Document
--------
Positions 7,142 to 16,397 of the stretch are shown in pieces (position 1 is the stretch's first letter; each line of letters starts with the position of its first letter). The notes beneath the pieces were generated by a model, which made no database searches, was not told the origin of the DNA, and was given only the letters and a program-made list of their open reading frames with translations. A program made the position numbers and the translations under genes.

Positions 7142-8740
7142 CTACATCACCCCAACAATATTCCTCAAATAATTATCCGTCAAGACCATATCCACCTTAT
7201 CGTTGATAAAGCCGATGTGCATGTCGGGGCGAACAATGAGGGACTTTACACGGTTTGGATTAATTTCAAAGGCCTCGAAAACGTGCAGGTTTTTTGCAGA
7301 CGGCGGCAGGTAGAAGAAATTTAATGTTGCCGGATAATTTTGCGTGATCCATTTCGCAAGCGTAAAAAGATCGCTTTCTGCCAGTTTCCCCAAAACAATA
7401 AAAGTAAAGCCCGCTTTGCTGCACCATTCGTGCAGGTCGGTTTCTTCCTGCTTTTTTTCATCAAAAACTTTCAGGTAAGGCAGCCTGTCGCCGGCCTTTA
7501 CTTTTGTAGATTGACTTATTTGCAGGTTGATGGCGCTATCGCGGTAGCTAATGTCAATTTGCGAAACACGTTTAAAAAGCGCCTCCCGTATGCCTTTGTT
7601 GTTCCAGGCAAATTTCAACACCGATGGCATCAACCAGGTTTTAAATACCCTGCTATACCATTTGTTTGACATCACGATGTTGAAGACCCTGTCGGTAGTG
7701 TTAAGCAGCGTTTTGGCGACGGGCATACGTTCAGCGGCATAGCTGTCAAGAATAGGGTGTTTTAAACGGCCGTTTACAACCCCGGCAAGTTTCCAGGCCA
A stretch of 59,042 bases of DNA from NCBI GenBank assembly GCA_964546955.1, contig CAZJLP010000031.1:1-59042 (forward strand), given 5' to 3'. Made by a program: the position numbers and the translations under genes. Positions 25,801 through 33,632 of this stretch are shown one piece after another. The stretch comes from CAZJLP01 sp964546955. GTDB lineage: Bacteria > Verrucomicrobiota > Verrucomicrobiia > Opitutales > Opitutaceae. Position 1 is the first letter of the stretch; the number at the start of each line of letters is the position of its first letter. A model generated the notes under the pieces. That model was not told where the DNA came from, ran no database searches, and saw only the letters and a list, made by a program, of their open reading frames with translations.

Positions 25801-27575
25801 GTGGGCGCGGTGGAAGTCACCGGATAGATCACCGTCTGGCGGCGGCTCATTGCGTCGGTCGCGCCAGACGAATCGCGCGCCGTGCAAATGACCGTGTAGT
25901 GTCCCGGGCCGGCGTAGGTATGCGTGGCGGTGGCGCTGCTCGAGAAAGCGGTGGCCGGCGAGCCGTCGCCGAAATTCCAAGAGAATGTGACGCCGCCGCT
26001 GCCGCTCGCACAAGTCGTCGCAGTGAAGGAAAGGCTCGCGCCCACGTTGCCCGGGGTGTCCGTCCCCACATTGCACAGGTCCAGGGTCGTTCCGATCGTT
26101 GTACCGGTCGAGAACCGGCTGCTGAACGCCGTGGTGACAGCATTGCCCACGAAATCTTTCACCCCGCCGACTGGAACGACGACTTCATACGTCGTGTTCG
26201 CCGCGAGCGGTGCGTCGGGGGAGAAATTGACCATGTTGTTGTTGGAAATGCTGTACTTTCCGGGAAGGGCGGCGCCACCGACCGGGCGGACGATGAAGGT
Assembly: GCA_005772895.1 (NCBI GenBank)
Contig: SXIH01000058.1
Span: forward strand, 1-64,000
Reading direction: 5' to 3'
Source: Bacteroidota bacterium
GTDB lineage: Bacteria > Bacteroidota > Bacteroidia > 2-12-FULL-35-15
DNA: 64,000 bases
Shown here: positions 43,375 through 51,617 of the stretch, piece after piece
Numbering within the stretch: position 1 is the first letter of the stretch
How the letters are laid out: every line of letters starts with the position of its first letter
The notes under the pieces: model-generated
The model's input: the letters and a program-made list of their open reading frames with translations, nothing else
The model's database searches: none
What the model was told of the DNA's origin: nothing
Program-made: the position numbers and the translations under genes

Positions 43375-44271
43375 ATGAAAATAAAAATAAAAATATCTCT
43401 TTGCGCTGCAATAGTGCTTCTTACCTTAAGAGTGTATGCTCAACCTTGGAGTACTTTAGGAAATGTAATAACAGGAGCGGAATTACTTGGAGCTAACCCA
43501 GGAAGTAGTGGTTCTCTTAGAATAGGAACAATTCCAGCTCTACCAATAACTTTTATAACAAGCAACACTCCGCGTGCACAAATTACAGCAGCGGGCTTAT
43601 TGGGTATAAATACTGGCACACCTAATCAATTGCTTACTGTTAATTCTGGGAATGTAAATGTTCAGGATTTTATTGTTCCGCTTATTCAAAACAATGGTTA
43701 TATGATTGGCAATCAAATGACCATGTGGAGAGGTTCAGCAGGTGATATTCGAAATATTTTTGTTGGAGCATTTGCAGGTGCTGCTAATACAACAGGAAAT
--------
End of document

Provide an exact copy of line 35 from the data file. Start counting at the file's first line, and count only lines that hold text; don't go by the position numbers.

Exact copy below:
43501 GGAAGTAGTGGTTCTCTTAGAATAGGAACAATTCCAGCTCTACCAATAACTTTTATAACAAGCAACACTCCGCGTGCACAAATTACAGCAGCGGGCTTAT